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$12 million daycare facility for U.S. House employees will open politics to women, lawmakers say

Lawmakers say that a new $12 million daycare facility, exclusively available to U.S. House employees, will open up paths for women in politics. (Photo: Wikimedia Commons)

A new, $12 million-dollar daycare facility is opening up just outside of Capitol Hill, exclusively for the use employees of the U.S. House of Representatives.

The daycare wasn’t cheap, and the $12 million expenses is being paid through taxpayer dollars. Still, the lawmakers behind the idea say that it’s more than just a convenience. They believe that it’s going to help open the doors for more women in politics.

Child care and women in politics

Jaime Herrera Beutler

Rep. Jaime Herrera Beutler, who gave birth while in office, addresses the crowd, her baby in her arm. (Photo: U.S. Congresswoman
Jaime Herrera Beutler)

No corners were cut building the U.S. House daycare. It’s a state-of-the-art, 26,000 square-foot facility, complete with a miniature version of the National Mall in the playground.

To employees of the U.S. House, however, it represents more than just a top-end daycare. For a lot of them, the chance to send their kids to any daycare at all is nothing short of a miracle.

The average wait time for a U.S. House employee to get their children into government daycare is three years. For a mother in politics, that means the only way to get childcare in order to keep representing the people who voted you into power is to get on the waiting list before you’ve even conceived.

There are alternatives to public daycare, of course, but Washington D.C. has the most expensive daycares in the country. Child care for one child, in the nation’s capital, costs an average of $22,631 a year.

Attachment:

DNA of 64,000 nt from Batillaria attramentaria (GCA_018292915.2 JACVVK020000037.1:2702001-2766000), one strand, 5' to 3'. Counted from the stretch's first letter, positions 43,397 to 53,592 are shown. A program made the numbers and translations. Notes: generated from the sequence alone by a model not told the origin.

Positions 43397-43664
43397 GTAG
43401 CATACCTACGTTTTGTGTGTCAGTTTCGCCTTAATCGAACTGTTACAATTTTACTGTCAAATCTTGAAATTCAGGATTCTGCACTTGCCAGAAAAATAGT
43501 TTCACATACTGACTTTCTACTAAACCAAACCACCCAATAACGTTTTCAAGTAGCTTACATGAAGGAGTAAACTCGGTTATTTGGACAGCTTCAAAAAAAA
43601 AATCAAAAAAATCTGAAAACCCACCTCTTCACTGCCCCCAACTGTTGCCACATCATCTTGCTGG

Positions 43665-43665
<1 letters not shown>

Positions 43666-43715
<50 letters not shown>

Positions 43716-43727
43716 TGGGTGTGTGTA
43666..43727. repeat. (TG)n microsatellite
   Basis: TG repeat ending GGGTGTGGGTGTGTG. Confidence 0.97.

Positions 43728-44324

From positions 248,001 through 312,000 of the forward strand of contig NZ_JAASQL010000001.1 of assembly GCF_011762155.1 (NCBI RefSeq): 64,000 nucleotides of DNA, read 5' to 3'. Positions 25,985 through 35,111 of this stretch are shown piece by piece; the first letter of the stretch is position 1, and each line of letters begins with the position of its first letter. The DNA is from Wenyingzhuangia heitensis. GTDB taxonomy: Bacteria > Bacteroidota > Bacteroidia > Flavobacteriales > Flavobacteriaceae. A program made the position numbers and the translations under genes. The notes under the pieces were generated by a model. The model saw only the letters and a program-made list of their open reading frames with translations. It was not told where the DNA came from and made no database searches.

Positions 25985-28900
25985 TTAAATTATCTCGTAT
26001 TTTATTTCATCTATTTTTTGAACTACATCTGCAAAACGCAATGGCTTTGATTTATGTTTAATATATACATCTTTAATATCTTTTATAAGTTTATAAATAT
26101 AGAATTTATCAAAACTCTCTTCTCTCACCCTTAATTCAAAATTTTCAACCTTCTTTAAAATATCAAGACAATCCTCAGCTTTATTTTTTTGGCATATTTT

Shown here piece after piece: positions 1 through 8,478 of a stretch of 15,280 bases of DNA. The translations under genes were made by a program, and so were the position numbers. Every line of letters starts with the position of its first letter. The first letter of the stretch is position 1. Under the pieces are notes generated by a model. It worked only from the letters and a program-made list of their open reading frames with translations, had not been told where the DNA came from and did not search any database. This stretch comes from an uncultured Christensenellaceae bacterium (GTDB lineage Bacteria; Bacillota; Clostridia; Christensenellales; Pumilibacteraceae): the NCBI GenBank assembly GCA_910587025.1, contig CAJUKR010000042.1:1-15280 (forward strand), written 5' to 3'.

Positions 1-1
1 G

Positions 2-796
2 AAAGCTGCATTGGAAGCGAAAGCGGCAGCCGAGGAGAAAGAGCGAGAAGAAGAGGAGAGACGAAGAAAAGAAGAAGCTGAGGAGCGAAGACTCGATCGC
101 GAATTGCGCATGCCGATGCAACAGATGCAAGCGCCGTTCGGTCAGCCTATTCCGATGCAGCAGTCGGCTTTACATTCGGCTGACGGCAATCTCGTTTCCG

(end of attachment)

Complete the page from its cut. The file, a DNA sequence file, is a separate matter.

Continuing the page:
For a lot of women, that’s a huge barrier to politics. On average, women spend 50 percent more on childcare than their husbands, a factor experts say is a big part of the reason we see fewer women in politics.

The new U.S. House daycare, which will provide care for up 120 children, is expected to bring that waiting list down from 3 years to 1. Once in, House representatives won’t get free care. The $1,100 to $1,700 monthly charge, however, will be significantly lower than the average private daycare in the D.C. area

Rep. Jaime Herrera Beutler, who gave birth while serving Congress, hopes that the new daycare will encourage more women to run for office.

“The message is: You can make this work. For the good of the country and for the good of your family,” Beutler told NPR. “The daycare facility was just another opportunity to give that option so that we get more women — so we are going to be more representative of the American people.”

More to the story

KSL Newsradio’s Debbie Dujanovic talked about this story on the Dave & Dujanovic Show, and she said that she’s deeply conflicted about this story. She says that daycare is completely necessary – but she’s not sure it needs to cost $12 million.

If you missed the show live, you can still catch everything she said on the Dave & Dujanovic podcast:

Dave & Dujanovic can be heard weekdays from 9 a.m. to noon on KSL Newsradio. Users can find the show on the KSL Newsradio website and app, as well as Apple Podcasts and Google Play.

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